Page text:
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The Lord of the Rings: The Rings of Power Stars Explain the Schism Forming on Numenor

The Lord of the Rings: The Rings of Power, which takes place in The Second Age of Middle-earth, will have the first chance to display Nmenor, the vast island kingdom of Men that had sunk into the water by the time of The Third Age. Nmenor wasn’t visited during the first two episodes of the series, but the way Galadriel and Halbrand’s story concluded in episode two makes it seem as though the third episode of the show will take place there. When viewers first arrive in Nmenor, the country is on the verge of a cultural split. The scene was explained to ComicBook.com by Lloyd Owen, who plays Elendil, the future King of Men who would face Sauron head-to-head in the decisive battle of the War of the Last Alliance.

Owen asserts that Nmenor is at a turning point when we first see it. The older Nmenor, which is pursuing a type of nationalism and believes they are becoming more powerful than elves, is more devoted to the Faithful and the elf ways, and this is the beginning of a divide in society. Undoubtedly, there is envy toward the elves’ immortality, and this is what is causing change in Nmenor. Thus, Elendl is in the situation of having to raise these distraught adult children when we first meet him in the series. He has been widowed. and handle his own sorrow. It makes sense for him to have relocated to Nmenor, the region’s capital, from the western coasts in search of emotional solace. But he gradually becomes dragged into Nmenor politics and the hubbub of the court, which is embodied by Pharazôn and Miriel, and he does so against his will. And it taps into the gap between his heart and his head that exists within him. which is very Tolkien in, as far as I can see, that somehow he knows what he should do and knows what he must do and knows what he’s trying not to do. And indeed that polarization that’s coming in society ends up being represented in his actual family with his children.”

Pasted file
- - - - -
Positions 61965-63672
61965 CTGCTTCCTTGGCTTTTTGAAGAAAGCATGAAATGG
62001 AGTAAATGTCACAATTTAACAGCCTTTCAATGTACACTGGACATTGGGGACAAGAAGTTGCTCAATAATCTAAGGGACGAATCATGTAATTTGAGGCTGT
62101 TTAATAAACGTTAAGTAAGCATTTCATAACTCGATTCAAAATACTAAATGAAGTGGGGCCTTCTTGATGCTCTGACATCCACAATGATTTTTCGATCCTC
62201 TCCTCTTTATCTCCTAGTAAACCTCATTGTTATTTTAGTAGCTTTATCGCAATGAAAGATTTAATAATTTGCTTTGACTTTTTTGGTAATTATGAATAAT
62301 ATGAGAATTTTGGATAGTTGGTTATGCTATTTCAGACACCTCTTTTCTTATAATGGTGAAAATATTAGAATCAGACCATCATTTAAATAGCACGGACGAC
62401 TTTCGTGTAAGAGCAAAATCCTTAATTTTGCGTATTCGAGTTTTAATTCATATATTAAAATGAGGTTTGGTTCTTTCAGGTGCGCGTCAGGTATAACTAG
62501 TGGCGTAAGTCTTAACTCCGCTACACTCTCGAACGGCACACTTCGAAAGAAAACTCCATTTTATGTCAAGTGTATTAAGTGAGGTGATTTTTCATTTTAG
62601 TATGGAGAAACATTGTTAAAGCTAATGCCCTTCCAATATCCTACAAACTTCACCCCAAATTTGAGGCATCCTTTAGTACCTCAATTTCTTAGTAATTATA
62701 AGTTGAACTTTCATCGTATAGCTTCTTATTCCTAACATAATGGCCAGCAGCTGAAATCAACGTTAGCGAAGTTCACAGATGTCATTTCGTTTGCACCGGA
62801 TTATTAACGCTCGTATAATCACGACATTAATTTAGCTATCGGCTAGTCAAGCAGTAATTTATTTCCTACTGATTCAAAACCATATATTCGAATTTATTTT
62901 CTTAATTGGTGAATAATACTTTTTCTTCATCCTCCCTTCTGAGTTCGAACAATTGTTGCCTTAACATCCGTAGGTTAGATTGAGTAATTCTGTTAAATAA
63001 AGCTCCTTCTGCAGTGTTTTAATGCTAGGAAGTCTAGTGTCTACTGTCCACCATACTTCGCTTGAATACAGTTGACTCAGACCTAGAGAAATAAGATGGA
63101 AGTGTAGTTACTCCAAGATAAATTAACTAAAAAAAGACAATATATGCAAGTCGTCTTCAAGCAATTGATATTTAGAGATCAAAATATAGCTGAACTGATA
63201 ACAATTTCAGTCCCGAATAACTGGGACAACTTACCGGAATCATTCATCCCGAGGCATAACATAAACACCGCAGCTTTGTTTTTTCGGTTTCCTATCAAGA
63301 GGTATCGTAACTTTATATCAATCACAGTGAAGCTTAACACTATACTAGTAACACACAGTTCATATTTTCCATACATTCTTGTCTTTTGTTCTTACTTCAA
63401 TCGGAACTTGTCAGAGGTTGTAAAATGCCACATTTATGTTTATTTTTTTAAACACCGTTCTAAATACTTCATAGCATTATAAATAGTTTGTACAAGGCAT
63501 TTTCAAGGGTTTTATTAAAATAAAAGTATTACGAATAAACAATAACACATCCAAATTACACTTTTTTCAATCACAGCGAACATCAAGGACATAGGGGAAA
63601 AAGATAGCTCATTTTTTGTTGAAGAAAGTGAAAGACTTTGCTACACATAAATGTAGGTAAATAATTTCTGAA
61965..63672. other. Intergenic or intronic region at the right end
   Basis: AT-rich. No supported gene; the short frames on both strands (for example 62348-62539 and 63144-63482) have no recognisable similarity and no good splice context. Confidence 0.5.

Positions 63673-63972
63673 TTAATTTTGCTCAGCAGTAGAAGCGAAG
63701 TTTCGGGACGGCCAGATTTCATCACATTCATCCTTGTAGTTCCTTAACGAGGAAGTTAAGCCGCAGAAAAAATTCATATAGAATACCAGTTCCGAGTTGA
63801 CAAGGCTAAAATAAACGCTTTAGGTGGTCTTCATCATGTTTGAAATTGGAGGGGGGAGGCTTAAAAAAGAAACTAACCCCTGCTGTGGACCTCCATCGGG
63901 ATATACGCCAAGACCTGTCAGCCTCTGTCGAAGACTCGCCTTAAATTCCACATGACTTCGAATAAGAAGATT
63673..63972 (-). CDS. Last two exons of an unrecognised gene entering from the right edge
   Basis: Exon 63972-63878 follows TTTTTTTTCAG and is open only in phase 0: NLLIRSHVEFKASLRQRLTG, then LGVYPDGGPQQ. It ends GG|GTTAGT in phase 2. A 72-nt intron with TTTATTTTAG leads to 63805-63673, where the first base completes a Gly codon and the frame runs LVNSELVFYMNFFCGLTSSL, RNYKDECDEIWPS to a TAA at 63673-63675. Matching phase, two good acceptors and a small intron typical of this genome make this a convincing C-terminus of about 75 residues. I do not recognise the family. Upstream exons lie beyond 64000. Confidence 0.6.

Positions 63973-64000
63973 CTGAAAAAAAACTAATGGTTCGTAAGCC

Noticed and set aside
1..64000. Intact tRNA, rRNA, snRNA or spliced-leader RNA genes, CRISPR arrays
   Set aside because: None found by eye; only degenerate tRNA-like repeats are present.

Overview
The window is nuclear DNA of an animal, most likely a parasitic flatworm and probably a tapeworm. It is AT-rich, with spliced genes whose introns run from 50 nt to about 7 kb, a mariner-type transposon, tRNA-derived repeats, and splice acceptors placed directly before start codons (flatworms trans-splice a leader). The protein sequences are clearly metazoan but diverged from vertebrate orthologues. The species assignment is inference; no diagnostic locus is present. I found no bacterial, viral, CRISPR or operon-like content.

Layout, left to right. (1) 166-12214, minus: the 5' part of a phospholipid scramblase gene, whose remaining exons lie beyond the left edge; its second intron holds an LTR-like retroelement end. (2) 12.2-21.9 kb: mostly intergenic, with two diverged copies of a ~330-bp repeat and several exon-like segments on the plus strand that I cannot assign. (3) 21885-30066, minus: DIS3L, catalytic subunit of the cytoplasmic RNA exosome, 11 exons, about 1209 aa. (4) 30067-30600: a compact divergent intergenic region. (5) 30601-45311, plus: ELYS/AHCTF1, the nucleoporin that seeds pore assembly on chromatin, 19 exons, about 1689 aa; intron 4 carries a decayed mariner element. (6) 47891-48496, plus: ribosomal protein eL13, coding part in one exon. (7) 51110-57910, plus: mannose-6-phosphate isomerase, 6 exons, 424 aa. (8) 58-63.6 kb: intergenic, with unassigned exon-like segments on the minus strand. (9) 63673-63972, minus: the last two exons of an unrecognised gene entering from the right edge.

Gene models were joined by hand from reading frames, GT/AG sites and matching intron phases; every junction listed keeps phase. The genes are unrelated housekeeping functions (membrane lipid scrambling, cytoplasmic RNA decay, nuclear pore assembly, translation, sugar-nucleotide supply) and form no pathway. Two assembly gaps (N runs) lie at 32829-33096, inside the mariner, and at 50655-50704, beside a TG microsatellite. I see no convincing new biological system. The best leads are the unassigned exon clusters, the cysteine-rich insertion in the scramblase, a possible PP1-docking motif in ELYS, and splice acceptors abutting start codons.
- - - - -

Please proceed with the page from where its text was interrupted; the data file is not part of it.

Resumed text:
The Lord of the Rings: The Rings of Power Stars Explain the Schism Forming on Numenor
The Lord of the Rings: The Rings of Power Stars Explain the Schism Forming on Numenor

Elendil’s opposite is Pharazôn, played by Trystan Gravelle. Gravelle dug deep into Pharazôn’s character speaking with ComicBook.com previously. Here, he discussed Pharazôn’s relationship with Elendil.

“They are opposite sides of the coin as far as the cultural schism in Numenor,” Gravelle says. “You have the Faithful and you have the King’s Men and Elendil is part of the Faithful and I am the King’s Men. So obviously we’re not going to see eye to eye on certain things. How Numenor moves forward because that becomes before all else, that’s going to be the interesting thing and how we get to that point where we can move push forward from that because obviously there are differences and they are now coming to a head.”

The Lord of the Rings: The Rings of Power Stars Explain

At the center of this political tug-of-war is Queen-Regent Miriel, played by Cynthia Addai-Robinson, who is handling the day-to-day of ruling Númenor on behalf of her father the king, who has taken ill. “I think what’s great in terms of getting the opportunity to portray Queen-Regent Miriel and where we meet her is this is a person that it’s going to be a very active character in an active storyline as opposed to things are happening to her and she just happens to be there,” Addai-Robinson says. “In the context of Númenor and at this stage in the game, she’s the queen-regent, so that right there gives you some information.